If the U.S. Supreme Court strikes down, or severely limits, the Alien Tort Statute (“ATS”), what are the implications for plaintiffs and defendants in cases involving violations of international human rights law? The crystal balls were out in Washington recently as scholars and practitioners alike continued to speculate about the future of the ATS following the Supreme Court’s order to rehear arguments in Kiobel v. Royal Dutch Petroleum.
In Kiobel, the Supreme Court could hold that the ATS has no extraterritorial application, it could severely limit its application, or it could maintain the status quo. Many have wondered if a Supreme Court ruling against the extraterritorial application of the ATS would put an end to suits against corporations for human rights abuses committed outside of the United States, but the emerging consensus is that even without the ATS, potential plaintiffs will have the capacity to submit their claims to other local or international tribunals.
The most viable option for potential plaintiffs would be to pursue tort claims in local courts in the jurisdiction where the alleged torts occurred. The applicable local laws would dictate the nature and scope of these suits. If the local laws do not distinguish between natural and legal persons, it is possible that they would provide for corporate liability or individual corporate director liability for the acts of corporations. In addition, countries such as Germany, Sweden, and Mexico are willing to impose fines or sanctions on corporations for some international human rights violations, even if they are not willing to hold corporations, who are only “legal persons,” directly liable for criminal acts.
Second, these cases could end up in the jurisdiction where the potential defendants reside or conduct their primary business activities, or in locations exercising universal jurisdiction or applying common law principles to bring civil or criminal charges. Plaintiffs have already brought such suits to varying levels of success. For example, in Yao Essaie Motto and others v. Trafigura Ltd & Anor, a British subsidiary of a Dutch company faced charges in London, where its operations center was located, concerning the illegal disposal of hazardous waste in Ivory Coast by one of the parent company’s ships. The Trafigura case was settled shortly before oral argument at the High Court for around £28 million, but the underlying incident also set off civil and criminal litigation in other jurisdictions including Ivory Coast (where the alleged tort occurred) and the Netherlands (where the parent company was incorporated), where cases resulted in sentences for some individuals and total corporate and individual fines in excess of EUR 1 million.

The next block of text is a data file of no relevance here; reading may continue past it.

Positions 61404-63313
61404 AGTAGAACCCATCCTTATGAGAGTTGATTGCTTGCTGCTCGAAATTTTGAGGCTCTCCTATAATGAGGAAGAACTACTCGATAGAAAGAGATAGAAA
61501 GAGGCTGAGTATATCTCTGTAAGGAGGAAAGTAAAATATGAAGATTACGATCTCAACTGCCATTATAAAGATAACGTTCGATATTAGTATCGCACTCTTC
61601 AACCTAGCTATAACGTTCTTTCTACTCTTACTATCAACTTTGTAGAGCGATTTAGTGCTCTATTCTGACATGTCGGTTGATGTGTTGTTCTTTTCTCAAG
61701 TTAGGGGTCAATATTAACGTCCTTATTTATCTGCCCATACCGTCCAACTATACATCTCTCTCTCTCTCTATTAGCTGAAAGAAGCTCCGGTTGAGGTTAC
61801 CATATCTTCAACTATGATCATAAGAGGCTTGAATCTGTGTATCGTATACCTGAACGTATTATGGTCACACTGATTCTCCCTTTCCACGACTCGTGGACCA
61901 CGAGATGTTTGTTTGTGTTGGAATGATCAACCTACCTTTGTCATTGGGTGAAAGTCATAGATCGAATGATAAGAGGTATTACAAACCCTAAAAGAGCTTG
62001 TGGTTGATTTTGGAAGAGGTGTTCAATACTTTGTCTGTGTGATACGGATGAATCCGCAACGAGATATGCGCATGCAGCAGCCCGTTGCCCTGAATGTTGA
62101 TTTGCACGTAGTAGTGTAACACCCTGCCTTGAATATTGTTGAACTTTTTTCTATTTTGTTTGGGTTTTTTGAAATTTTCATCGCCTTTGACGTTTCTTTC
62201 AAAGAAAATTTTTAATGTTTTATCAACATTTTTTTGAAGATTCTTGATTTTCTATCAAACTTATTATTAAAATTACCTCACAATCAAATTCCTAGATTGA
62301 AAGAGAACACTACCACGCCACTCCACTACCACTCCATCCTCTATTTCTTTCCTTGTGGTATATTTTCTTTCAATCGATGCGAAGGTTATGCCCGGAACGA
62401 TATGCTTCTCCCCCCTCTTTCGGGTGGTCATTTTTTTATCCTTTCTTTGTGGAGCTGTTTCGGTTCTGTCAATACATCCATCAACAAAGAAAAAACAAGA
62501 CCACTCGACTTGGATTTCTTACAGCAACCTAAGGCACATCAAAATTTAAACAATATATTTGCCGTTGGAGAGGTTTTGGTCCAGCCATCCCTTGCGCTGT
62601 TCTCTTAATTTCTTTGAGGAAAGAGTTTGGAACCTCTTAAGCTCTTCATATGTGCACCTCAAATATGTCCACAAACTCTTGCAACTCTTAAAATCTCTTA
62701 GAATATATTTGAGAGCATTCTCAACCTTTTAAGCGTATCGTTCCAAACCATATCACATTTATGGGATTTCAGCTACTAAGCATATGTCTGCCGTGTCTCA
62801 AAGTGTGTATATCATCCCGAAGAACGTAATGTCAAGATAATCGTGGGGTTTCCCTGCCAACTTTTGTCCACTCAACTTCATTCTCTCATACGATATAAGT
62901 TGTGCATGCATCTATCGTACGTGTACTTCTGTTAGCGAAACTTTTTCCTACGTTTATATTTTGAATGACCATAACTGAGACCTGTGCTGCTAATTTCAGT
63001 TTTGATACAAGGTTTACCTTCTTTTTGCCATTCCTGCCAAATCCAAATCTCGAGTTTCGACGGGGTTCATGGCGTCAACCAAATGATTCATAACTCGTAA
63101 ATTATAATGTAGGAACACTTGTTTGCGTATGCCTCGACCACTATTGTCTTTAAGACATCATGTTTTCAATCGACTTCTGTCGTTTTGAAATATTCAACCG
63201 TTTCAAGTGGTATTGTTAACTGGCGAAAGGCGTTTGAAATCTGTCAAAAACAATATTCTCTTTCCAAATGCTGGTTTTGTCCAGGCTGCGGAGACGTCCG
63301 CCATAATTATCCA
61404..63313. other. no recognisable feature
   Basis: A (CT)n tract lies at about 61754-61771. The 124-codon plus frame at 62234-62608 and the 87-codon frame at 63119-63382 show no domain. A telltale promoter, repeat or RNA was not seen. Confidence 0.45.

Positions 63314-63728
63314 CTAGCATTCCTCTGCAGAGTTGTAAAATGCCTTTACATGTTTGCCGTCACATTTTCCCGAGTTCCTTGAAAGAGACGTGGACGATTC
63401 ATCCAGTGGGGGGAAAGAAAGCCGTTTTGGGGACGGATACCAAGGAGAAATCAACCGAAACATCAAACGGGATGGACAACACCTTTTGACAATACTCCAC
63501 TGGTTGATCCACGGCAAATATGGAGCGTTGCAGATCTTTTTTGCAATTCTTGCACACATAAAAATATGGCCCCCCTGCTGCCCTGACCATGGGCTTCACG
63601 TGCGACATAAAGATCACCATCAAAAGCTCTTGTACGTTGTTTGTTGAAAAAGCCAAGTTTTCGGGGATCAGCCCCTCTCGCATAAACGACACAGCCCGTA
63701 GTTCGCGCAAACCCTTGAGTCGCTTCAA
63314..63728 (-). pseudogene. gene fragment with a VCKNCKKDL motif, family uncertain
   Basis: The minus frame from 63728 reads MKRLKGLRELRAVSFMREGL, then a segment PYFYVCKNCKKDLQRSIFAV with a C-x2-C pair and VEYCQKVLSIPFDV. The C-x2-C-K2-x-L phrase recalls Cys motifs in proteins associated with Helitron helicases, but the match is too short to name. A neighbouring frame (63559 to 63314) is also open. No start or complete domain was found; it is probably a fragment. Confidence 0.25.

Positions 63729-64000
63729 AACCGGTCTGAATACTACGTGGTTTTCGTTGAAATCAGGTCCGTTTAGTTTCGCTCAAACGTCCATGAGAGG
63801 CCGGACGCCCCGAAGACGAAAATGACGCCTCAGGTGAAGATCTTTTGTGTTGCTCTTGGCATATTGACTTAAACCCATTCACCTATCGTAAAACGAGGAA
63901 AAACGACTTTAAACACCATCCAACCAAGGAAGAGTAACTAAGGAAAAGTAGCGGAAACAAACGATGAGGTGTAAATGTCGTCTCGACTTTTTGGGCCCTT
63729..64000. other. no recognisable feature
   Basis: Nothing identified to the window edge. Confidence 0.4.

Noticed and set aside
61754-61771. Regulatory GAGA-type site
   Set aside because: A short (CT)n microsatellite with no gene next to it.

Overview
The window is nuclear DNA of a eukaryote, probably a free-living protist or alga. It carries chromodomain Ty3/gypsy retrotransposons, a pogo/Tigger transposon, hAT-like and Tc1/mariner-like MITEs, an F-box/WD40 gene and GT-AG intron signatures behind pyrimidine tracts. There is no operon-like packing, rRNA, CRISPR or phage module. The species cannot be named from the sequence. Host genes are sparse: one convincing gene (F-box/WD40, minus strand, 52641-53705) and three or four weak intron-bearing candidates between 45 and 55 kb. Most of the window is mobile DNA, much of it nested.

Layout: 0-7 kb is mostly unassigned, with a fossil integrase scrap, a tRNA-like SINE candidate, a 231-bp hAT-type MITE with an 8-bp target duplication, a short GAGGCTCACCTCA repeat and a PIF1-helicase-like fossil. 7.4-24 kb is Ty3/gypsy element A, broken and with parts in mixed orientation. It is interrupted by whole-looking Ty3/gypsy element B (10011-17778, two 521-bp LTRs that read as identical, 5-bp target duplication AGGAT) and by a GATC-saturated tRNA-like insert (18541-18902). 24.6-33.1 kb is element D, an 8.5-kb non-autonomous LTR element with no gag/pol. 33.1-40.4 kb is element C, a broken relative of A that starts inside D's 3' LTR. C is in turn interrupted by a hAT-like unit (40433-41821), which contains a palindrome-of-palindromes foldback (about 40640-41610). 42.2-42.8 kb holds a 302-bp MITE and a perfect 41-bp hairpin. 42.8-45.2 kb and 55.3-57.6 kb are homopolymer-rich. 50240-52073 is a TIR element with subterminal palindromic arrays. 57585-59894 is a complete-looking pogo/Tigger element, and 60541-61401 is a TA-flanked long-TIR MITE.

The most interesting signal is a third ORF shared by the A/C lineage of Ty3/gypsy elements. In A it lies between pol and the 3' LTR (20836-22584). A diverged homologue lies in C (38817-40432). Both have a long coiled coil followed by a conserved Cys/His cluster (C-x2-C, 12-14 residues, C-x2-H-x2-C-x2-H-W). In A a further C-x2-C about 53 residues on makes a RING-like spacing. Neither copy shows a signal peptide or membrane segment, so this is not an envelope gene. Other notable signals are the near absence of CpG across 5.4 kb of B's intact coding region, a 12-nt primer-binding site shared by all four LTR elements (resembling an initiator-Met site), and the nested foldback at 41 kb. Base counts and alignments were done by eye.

Cases such as Trafigura demonstrate the willingness of some States to extend their jurisdictional reach in the context of human rights violations or other series crimes. Even if the ATS option is lost, the international community has already been addressing these issues through new legislation and other measures. For example, with the Canadian Parliament’s adoption of Justice for Victims of Terrorism Act in March, Canada has joined those States permitting the use of their domestic courts to litigate violations of international human rights law, specifically in cases involving alleged acts of terrorism. This Act creates a cause of action for damages or losses related to terrorist acts even if they occur outside of Canada to non-Canadian citizens, subject to certain conditions. On the other side of the Atlantic, national courts within the European Union are already authorized to exercise jurisdiction over any defendant corporation that is an EU domiciliary, subject to certain conditions, even if the acts alleged at suit occurred elsewhere.
Given alternative court options emerging outside of the United States, even if the Supreme Court were to hold that the ATS no longer applies extraterritorially, corporations could still find themselves in lengthy litigations over alleged human rights abuses committed in third-countries. Ultimately, an end to the ATS is not necessarily an end to corporate liability.